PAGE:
A ring is traditionally worn as a symbol of love and affection or as decorative ornamental jewellery. However, rings are not without risk. The spectrum of danger can range from debilitating avulsion injuries to simple contact dermatitis. Unknown to many, an unusual rarity exists; previous authors have termed this entity 'embedded ring syndrome'. We sought to review the literature and collate evidence on the common features of this syndrome. A literature review was performed on cases reported from 1947 to 2017 accessed through the healthcare database advanced search (HDAS). A total of 28 cases were analysed for demographics, symptomatology and operative techniques. Overall, 64.3% were females, and 50% had a psychiatric comorbidity. There was a causative event preceding the injury in 35.7% of cases; 71.4% had a reduced range of movement or reported a stiff finger and 32.1% had reduced sensation. The majority of patients underwent ring removal and primary closure, without documentation as to whether neurovascular bundles and tendons were visualised. Embedded ring injuries are rare. Consequently, information is sparsely available regarding its natural history and management. The hand surgeon's approach requires an understanding that the chronicity of these injuries can have a significant traumatic impact on the structures of the finger.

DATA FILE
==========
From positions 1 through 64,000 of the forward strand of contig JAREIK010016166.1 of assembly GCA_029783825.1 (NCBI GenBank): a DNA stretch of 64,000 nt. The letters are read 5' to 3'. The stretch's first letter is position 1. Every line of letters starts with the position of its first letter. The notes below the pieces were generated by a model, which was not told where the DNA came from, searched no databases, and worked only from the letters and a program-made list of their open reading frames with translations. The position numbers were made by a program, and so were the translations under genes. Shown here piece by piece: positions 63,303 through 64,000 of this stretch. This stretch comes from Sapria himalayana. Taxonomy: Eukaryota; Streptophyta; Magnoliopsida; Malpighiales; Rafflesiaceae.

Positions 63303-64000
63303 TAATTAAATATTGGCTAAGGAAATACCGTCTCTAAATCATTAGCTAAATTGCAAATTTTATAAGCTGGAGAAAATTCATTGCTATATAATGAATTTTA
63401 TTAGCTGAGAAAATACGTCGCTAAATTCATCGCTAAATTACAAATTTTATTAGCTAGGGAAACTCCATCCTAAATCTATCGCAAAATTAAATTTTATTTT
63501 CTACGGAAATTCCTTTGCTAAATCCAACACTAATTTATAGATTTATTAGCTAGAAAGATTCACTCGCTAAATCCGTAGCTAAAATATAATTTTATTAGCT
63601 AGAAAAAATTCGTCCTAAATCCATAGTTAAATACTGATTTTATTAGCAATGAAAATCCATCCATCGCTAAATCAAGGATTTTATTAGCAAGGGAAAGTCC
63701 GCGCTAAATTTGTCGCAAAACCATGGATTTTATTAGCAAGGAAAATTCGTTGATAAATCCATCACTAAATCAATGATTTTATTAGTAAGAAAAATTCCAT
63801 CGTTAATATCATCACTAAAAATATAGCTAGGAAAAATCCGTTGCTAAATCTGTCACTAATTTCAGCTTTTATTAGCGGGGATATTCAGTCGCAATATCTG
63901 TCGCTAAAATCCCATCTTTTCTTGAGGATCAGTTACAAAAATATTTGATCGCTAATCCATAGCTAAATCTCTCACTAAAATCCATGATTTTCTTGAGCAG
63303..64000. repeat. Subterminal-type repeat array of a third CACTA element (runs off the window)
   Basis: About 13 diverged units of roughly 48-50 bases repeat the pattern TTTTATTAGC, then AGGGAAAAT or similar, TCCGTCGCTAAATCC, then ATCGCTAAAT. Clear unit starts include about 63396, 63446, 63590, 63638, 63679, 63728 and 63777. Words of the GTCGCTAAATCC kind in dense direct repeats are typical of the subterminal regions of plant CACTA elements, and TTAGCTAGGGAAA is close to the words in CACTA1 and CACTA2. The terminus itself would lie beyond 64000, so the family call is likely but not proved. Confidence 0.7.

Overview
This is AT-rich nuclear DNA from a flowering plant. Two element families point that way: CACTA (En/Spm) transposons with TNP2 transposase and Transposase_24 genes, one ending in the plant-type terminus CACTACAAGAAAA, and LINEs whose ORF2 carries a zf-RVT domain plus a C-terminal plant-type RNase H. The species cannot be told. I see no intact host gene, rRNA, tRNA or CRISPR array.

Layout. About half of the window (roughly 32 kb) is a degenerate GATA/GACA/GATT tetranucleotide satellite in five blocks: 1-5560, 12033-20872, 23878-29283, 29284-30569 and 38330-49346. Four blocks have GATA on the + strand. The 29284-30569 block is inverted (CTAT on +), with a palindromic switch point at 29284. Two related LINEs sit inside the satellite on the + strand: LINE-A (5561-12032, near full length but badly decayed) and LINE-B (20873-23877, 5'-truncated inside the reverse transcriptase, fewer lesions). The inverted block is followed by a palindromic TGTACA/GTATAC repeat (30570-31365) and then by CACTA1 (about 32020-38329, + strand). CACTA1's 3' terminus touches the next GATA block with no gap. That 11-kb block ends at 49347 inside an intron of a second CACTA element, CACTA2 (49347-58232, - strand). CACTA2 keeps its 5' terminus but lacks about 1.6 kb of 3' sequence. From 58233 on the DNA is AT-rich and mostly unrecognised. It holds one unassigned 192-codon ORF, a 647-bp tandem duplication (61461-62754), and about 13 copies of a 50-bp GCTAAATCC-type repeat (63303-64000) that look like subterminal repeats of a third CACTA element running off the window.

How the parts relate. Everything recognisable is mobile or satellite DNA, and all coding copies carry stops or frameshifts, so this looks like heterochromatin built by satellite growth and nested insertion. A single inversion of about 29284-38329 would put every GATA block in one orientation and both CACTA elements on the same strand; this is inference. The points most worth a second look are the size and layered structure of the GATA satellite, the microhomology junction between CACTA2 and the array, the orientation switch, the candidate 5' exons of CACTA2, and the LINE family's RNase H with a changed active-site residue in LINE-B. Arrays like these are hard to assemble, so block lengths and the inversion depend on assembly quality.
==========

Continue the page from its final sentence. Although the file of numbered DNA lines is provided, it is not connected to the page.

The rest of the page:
Keywords: embedded ring; hand injury; ring injury; tourniquet; trauma.
Copyright © 2020, Tak et al.